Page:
The History of Professional Hockey in Victoria, BC: 1911-2011
 by Helen Edwards


The History of Professional Hockey in Victoria is an in-depth examination of professional hockey in Victoria. It includes details on the different leagues, statistics on every game played by a Victoria team, and information on every player to dress for at least one regular season game.

From the Patrick family to RG Properties, this book covers the ownership of teams and records the highlights and low points of every team.

It was produced as a “thank-you” to the players who entertained Victorians over a century, giving us reason to cheer on many occasions and to be disappointed as well. Victoria enjoyed three championships, including the Stanley Cup victory in 1925. Little did the Cougars know that they would go down in history as the last non-NHL team to win the Stanley Cup, and the last non-NHL team to play in a Stanley Cup series. They were also the last West Coast team to win the Stanley Cup until Anaheim did it in 2007. The 1950-51 Cougars, led by their “kid line” of Andy Hebenton, Bob Frampton, and Reg Abbott, won the league title while the Maple Leafs (with Hebenton in the lineup) won the Lester Patrick Cup in the1965-1966 season.

Included in the narrative is the story of the construction and operation of the different venues in which games were played. The politics behind arena construction are examined as well, with editorial cartoons to make the reader laugh about the folly of some ideas.

Biographies of selected players tell the story of individuals and how they came to play hockey in Victoria. Learn from behind-the-scenes stories told by the players themselves.

Lavishly illustrated, this is a book for those who love hockey history and its connection to Victoria, BC.

Exhaustive, almost encyclopedic, if that’s a word—Helen Edwards has fully, thoroughly, completely compiled the details that give the most detailed and authoritative look possible at the incredible and entertaining history of professional hockey in Victoria. The names, the maneuvering through arena issues, and a Stanley Cup are all chronicled and this book is a must for anyone who grew up around Victoria’s lone hockey rink. The one thing that shines through, and you’ll say it at the end—man, did she do lot of arduous research to get this completed work. Impressive.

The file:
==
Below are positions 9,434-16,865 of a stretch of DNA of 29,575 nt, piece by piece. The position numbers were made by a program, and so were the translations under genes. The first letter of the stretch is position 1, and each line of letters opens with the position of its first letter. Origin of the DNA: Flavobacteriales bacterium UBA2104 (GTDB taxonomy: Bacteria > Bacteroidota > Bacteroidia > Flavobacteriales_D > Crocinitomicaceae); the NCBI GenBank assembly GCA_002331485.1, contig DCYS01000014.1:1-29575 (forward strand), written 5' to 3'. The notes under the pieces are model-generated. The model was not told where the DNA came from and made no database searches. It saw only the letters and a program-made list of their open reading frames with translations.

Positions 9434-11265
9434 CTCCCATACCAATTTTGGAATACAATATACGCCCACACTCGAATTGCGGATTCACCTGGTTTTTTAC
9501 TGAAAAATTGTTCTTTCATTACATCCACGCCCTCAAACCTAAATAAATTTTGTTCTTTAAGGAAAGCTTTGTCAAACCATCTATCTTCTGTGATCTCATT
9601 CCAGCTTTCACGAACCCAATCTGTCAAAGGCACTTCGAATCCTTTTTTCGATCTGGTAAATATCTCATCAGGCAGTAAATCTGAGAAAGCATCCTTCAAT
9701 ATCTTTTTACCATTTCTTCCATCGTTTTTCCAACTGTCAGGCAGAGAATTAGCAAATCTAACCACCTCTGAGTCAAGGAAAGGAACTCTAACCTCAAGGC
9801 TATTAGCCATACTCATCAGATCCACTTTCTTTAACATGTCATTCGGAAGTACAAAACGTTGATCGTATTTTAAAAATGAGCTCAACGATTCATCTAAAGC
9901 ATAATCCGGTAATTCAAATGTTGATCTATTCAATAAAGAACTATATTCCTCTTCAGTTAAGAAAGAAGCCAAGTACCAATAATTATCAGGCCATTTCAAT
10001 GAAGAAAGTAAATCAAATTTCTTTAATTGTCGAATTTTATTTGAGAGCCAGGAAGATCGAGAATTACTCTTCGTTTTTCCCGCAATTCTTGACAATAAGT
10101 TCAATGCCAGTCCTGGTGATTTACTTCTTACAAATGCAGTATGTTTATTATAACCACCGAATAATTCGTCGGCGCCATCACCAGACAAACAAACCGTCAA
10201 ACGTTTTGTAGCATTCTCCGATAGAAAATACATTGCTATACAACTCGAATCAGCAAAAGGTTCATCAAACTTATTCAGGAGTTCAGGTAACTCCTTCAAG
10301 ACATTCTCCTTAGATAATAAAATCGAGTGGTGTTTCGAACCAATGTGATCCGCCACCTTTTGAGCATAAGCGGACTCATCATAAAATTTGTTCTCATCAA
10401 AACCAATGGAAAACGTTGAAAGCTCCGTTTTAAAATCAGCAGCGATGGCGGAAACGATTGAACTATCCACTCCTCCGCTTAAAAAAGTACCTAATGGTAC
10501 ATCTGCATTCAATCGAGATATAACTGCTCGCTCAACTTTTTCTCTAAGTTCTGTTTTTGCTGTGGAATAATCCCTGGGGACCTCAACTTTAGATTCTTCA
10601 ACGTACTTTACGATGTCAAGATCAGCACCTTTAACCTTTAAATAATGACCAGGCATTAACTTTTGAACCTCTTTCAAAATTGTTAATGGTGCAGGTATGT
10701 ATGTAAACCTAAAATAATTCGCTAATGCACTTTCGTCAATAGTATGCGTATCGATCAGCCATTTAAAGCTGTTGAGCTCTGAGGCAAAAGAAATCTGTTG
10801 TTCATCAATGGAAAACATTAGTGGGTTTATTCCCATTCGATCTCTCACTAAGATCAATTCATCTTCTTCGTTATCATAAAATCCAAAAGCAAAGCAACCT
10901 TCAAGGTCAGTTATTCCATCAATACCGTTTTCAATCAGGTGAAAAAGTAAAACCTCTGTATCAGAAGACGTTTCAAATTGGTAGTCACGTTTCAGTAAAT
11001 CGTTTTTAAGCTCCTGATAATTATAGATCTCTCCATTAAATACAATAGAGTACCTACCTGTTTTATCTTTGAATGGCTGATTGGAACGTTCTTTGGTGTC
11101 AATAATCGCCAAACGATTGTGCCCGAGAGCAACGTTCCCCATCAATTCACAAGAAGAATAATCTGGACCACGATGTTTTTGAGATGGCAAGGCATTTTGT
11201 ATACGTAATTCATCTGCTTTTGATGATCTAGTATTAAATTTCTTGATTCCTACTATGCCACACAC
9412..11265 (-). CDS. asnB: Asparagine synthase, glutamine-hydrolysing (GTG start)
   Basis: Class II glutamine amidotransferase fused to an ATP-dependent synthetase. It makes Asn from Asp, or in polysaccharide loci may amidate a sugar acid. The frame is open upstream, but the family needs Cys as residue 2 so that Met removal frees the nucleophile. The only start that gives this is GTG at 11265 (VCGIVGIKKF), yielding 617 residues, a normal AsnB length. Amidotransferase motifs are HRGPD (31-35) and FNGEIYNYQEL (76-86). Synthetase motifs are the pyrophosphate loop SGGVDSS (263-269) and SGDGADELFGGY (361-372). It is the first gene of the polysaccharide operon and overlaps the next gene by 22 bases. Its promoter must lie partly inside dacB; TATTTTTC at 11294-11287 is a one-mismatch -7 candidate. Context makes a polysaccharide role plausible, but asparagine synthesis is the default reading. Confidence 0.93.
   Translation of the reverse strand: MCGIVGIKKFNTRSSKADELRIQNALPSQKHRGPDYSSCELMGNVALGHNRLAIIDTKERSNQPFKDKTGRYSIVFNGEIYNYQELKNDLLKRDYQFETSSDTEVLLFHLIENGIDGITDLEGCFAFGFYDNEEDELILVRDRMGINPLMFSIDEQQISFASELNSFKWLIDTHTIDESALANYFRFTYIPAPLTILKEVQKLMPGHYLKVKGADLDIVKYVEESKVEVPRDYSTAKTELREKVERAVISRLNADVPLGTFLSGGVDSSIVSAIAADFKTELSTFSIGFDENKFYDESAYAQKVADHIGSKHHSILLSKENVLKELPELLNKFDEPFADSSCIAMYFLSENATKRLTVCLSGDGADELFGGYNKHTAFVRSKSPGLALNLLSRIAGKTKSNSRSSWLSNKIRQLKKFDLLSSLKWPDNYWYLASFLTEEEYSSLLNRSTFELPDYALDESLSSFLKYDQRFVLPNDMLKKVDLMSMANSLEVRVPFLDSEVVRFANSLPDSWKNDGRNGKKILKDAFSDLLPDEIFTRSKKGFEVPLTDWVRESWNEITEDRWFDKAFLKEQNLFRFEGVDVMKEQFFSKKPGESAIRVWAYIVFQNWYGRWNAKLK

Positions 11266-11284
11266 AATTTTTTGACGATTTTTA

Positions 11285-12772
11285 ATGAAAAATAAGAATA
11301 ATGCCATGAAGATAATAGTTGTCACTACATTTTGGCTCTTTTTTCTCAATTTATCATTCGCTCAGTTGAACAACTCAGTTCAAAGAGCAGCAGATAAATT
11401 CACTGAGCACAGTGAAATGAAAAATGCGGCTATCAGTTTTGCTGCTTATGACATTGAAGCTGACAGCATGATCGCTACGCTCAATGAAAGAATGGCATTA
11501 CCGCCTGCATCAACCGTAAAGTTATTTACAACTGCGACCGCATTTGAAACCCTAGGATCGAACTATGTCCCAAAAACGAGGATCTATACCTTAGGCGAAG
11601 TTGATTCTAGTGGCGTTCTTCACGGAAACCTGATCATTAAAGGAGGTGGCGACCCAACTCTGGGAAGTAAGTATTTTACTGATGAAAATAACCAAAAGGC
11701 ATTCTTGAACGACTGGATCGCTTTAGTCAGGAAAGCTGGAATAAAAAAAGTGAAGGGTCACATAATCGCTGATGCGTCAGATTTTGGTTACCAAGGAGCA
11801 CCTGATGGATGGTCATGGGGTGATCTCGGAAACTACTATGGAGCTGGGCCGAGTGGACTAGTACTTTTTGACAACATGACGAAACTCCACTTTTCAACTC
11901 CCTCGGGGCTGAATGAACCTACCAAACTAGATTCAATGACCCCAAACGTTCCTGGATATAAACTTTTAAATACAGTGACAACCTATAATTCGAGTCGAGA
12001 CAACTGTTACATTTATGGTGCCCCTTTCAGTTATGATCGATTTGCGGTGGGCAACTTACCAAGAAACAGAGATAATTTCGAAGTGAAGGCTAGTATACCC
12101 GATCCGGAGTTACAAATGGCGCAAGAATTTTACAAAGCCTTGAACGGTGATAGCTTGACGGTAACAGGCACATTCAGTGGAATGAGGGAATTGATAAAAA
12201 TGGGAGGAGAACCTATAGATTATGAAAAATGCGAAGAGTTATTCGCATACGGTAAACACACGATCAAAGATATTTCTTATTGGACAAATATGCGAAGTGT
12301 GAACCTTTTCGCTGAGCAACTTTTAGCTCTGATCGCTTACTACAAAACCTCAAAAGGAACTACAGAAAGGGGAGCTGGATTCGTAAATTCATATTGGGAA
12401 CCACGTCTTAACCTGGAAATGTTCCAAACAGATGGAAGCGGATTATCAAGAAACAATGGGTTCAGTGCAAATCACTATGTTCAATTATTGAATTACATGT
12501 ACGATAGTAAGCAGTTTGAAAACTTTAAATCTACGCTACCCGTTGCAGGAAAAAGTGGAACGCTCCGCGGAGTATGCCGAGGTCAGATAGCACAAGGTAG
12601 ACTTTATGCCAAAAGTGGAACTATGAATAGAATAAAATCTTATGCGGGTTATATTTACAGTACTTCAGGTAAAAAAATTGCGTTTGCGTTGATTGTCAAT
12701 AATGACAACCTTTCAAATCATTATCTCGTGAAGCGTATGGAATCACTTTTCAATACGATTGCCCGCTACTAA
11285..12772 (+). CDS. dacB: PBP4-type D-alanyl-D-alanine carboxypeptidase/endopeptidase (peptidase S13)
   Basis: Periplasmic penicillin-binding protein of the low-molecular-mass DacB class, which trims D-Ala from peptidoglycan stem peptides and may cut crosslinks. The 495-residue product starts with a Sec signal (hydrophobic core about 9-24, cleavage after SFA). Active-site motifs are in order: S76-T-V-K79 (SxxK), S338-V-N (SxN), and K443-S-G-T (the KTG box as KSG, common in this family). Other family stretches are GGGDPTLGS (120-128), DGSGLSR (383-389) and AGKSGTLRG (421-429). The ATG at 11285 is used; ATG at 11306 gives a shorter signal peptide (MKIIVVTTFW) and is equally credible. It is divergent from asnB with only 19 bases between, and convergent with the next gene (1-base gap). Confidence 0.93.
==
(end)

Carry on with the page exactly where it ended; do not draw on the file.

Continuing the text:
Jim Swanson

Managing Partner and General Manager VICTORIA HARBOURCATS BASEBALL CLUB

Helen Edwards photo

Helen Edwards has been a fan of professional hockey in Victoria since the 1950s when a radio station offered tickets to Victoria Cougars games for a nickel. She held season tickets for the Victoria Maple Leafs and the Victoria Salmon Kings. Spurred by the demise of the Salmon Kings and the death of Bill Shvetz, a Maple Leafs’ defenceman, she embarked on an ambitious project to document the stories of the 483 men to play at least one game for a Victoria team. After over seven years of meticulous research, the book is finally complete.

Helen is an architectural historian by training but was able to combine her two passions, historical research and hockey, to bring to life long-forgotten stories about personalities who deserve to be known to today’s hockey fans.

She has lived in Victoria, BC all her life and is married with four children and three surviving grandchildren.


I am back to transcribing old newspaper articles for my hockey research and just had to share the report of a PCHL game between the Seattle Eskimos and the Portland Buckaroos on January 25, 1929. This sound like quite a game — it sounds like a Philadelphia game during the bully days. To give this a local flavour:  “Moose” Johnson played for  Victoria  from 1918-1922. He was inducted into the Hockey Hall of Fame in 1952.

“Page 9:  Seattle is in second place with Pacific Coast Hockey League race today after its fourth straight victory, chalked up over Portland in Seattle last night. The score was Seattle three, Portland one. It was the most disgraceful exhibition to call the game of hockey that any city has ever seen. 28 penalties, nine of the majors and fines of $105 were handed out to the players of the two teams. All the fines were against the Portland club  and all but two of the major penalties. “Moose” Johnson,The Portland veteran, was the centre of most of the action. He was fined $20 and drew five penalties, one a major, and another for the balance of the game when there was better than three minutes left to go. Everything that could that could happen in a hockey game was staged for a packed house that hardly knew what it was all about, so fast and furious did the penalties come. The crowd was plainly disgusted with the whole exhibition. At one time there were only five men on the ice aside from the goalies, two Portlanders and three Seattle men. One of the Seattle goals was scored with goalie Timmons off the ice following his disputing of the first Eskimo goal. This dispute cost him $25 in addition to a two-minute penalty. What little hockey was played was played was a continual ovation for Timmins and Levine, the two goal tenders. Portland finally broke through on Levine in the first period but could not dent his net again. He stopped them from every angle, touch and soft ones alike. Brown’s work on the forward line and the splendid defensive work of McGoldrick, Borland and Daly stood out.”